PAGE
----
Horror films don’t have to be plausible, logical, or even necessarily coherent to be great. Some are at their best when they leave all three of these adjectives in the dust. What matters is whether or not they’re convincing. What draws us into scary movies—and down into their hidden chambers and sunken places—is belief, whether it belongs to the characters or to us. Ideally, we take our cues from those on the screen. In The Exorcist, we watch Father Karras’s skepticism melt away and realize ours has evaporated as well; in The Blair Witch Project, the lost filmmakers’ confusion and claustrophobia become contagious.
One reason that David Prior’s The Empty Man has proceeded directly into the cult canon after hitting VOD earlier this year is because its conspiratorial, extremely online subtext is perfectly suited to at-home viewing, even as its widescreen style demands theatrical scale. The plot turns on a plunge down a Google rabbit hole; the horror in the story is a matter of conversion.
In Saint Maud—an impressive directorial debut by 31-year-old British writer-director Rose Glass that is the best new horror movie of 2021 so far—the protagonist knows, to a certainty, that God has tasked her with saving a dying woman’s soul. The only evidence she has of this mission is her own belief. It’s all that she needs.
With its windswept seaside setting and story of a young woman who believes she has a direct line to the Almighty, Saint Maud could be seen as an homage to Lars von Trier’s Breaking the Waves. Glass has some of von Trier’s ecstatic boldness and mordant humor as well; the contrast between hospice nurse Maud (Morfydd Clark) and her lymphoma-stricken charge Amanda (Jennifer Ehle) suggests a kind of bickering, metaphysical odd couple. Maud is young and strong but hobbled by religious devotion; she doesn’t get out much and it doesn’t go well when she does. Amanda, a former choreographer who now uses a wheelchair, retains a lust for life (and flesh) that only gains in intensity as her condition worsens. Maud’s tenderness and patience seem infinite, at least until the older woman tells her that she’s an atheist; the reason that Amanda isn’t ready to meet her maker is because she doesn’t think he’s there in the first place. From there, the question of whether Maud’s relationship to faith is genuinely ecstatic or a mask for guilty self-loathing incurred by past failures is replaced by a bigger issue: whether or not she’s sociopathic, and what’s going to happen to the people around her as a result. In other words: How do you solve a problem like Maud?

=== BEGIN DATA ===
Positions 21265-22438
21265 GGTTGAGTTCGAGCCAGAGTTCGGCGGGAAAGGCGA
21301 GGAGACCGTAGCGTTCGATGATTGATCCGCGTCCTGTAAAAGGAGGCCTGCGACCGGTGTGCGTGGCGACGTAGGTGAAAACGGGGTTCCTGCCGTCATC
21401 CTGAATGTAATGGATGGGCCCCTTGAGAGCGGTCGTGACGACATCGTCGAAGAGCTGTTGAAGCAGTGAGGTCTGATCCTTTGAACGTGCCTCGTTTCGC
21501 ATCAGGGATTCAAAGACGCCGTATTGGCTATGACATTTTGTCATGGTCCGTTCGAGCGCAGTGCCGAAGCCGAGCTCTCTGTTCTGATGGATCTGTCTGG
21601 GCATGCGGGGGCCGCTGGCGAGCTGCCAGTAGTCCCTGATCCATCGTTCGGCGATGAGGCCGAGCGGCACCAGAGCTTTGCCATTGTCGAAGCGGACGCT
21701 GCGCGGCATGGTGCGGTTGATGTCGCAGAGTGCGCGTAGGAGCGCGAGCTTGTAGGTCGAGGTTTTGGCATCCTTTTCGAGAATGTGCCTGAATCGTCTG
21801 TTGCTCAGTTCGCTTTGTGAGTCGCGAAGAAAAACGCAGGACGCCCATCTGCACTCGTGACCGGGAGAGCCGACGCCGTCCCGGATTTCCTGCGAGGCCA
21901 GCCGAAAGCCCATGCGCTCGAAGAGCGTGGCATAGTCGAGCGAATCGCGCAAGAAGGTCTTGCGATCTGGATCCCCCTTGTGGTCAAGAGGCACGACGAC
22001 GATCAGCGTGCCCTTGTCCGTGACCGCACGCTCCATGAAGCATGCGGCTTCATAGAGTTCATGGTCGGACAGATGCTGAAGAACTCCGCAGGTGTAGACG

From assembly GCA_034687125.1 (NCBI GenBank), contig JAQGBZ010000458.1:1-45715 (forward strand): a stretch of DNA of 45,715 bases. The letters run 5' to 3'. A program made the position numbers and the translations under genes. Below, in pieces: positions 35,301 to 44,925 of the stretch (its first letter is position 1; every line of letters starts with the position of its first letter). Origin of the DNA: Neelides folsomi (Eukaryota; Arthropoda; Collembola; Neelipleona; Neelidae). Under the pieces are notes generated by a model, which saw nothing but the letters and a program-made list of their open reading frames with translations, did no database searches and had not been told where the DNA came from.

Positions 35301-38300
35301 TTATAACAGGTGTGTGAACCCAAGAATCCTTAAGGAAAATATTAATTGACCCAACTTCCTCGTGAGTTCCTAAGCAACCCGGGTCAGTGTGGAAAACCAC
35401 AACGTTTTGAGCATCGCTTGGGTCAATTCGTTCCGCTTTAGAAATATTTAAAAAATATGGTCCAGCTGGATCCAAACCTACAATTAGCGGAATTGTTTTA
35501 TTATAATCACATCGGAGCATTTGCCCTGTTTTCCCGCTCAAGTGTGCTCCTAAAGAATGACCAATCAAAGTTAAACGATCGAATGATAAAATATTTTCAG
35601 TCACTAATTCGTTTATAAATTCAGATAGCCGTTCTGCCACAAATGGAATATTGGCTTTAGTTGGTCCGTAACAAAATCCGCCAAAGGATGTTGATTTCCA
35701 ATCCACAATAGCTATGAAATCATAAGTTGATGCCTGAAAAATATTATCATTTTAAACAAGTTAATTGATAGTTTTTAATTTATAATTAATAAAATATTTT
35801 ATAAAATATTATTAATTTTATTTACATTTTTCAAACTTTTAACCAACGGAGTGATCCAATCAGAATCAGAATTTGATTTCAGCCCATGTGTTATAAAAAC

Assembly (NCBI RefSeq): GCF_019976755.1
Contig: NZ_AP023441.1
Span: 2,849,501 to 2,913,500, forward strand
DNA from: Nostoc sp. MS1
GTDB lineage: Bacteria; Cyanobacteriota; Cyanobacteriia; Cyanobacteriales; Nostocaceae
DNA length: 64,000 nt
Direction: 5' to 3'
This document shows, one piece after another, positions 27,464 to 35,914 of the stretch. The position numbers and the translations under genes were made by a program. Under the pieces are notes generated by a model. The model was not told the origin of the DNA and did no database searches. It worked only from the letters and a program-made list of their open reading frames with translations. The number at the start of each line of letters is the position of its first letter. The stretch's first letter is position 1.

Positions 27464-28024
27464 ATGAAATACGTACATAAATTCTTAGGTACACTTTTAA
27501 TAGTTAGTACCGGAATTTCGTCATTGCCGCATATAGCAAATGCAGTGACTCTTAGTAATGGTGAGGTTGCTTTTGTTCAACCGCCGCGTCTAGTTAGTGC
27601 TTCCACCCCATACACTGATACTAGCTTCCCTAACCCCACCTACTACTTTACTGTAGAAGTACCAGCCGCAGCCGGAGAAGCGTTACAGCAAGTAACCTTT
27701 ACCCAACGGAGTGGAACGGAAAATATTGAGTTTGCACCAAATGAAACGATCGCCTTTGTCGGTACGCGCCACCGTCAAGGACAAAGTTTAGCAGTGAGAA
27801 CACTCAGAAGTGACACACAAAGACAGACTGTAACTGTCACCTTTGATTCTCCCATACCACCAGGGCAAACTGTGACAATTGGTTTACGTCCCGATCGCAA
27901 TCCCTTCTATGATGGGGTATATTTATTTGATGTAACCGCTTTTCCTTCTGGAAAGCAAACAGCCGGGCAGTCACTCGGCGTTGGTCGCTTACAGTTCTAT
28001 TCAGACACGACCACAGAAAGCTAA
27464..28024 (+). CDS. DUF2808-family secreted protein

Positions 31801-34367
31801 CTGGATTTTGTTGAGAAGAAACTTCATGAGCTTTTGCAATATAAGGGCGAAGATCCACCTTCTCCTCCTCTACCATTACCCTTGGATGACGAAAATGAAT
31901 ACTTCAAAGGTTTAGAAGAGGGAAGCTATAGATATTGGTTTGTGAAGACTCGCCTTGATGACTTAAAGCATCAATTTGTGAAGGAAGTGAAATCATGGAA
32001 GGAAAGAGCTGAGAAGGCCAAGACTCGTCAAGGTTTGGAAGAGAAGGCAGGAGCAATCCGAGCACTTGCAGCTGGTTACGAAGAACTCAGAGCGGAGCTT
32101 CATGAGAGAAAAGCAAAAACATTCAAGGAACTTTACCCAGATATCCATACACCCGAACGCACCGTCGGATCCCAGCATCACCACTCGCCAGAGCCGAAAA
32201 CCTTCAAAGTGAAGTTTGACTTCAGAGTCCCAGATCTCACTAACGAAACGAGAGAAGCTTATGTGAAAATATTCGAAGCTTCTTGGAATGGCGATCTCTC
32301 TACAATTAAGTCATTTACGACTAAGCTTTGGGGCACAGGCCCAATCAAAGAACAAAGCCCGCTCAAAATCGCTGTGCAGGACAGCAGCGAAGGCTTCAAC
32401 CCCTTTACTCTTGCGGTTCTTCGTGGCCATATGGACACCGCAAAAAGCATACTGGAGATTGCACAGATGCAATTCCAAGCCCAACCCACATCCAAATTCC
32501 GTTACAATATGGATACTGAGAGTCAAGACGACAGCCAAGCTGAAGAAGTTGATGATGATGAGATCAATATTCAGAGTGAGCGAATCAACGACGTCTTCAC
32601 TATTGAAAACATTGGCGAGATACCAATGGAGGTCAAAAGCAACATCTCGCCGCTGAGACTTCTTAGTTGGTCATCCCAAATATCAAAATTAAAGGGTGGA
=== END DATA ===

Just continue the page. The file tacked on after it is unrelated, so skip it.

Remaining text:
Glass makes a number of savvy directorial choices throughout Saint Maud, and the sharpest is to limit what we see, hear, and know to her heroine’s point of view. The upshot of this approach is a wonderfully paranoid sense of clarity: In lieu of judging its namesake, the film communicates what it’s like to see the world through her piously downcast eyes and live inside her pale, all-too-vulnerable skin (which she razes regularly as a form of atonement). Where Glass truly recalls von Trier is in her skill at dramatizing the kind of all-consuming martyr complex that can’t be psychoanalyzed away, and which eventually crosses over from being a burden to a means of liberation, a state of grace in which there’s nothing left to be exorcised.
Clark’s performance is a study in coiled tension gradually going unsprung, which crucially isn’t played for clichéd mania but an earnest and unlikely form of self-actualization. (If Maud has the look of an avenging angel by the film’s end, she’s one following a self-fulfilling prophecy.) At times, Saint Maud’s alternately stringent and deep-red imagery feels borrowed—from von Trier, as well as his hero Andrei Tarkovsky—but this is less a case of thievery than a gifted filmmaker’s ambitious (and mostly successful) attempt to connect herself to a cinematic spiritual lineage. Saint Maud is a modest production: tight, compact, and under 90 minutes. There isn’t a jump scare or a CGI effect wasted. But Glass’s small-scale tragedy of devotion metastasizing into something demonic has grandeur all the same. It makes you believe.
The same can’t quite be said for Canadian filmmaker Anthony Scott Burns’s Come True, but this thrifty psychological thriller comes so close to realizing its mindfuck potential that if you squint just right while streaming it, it looks a bit like a cult classic. Visions seen with eyes wide shut are the subject here, with Julia Sarah Stone starring as Sarah, a teenage runaway whose inability to get a good night’s rest stems from both her compromised sleeping arrangements—bedding down on the slide at a local playground as she avoids her mom—and recurring night terrors that send her floating through a series of stark, greyed-out hellscapes populated by lurking, faceless wraiths. Whenever she’s awake, Sarah feels like she can’t outrun her problems. When she’s dreaming, it’s as if she’s being drawn toward some looming, ominous vanishing point. Hoping to find answers, she signs up for a local sleep study whose designers promise to unravel the mysteries of her subconscious.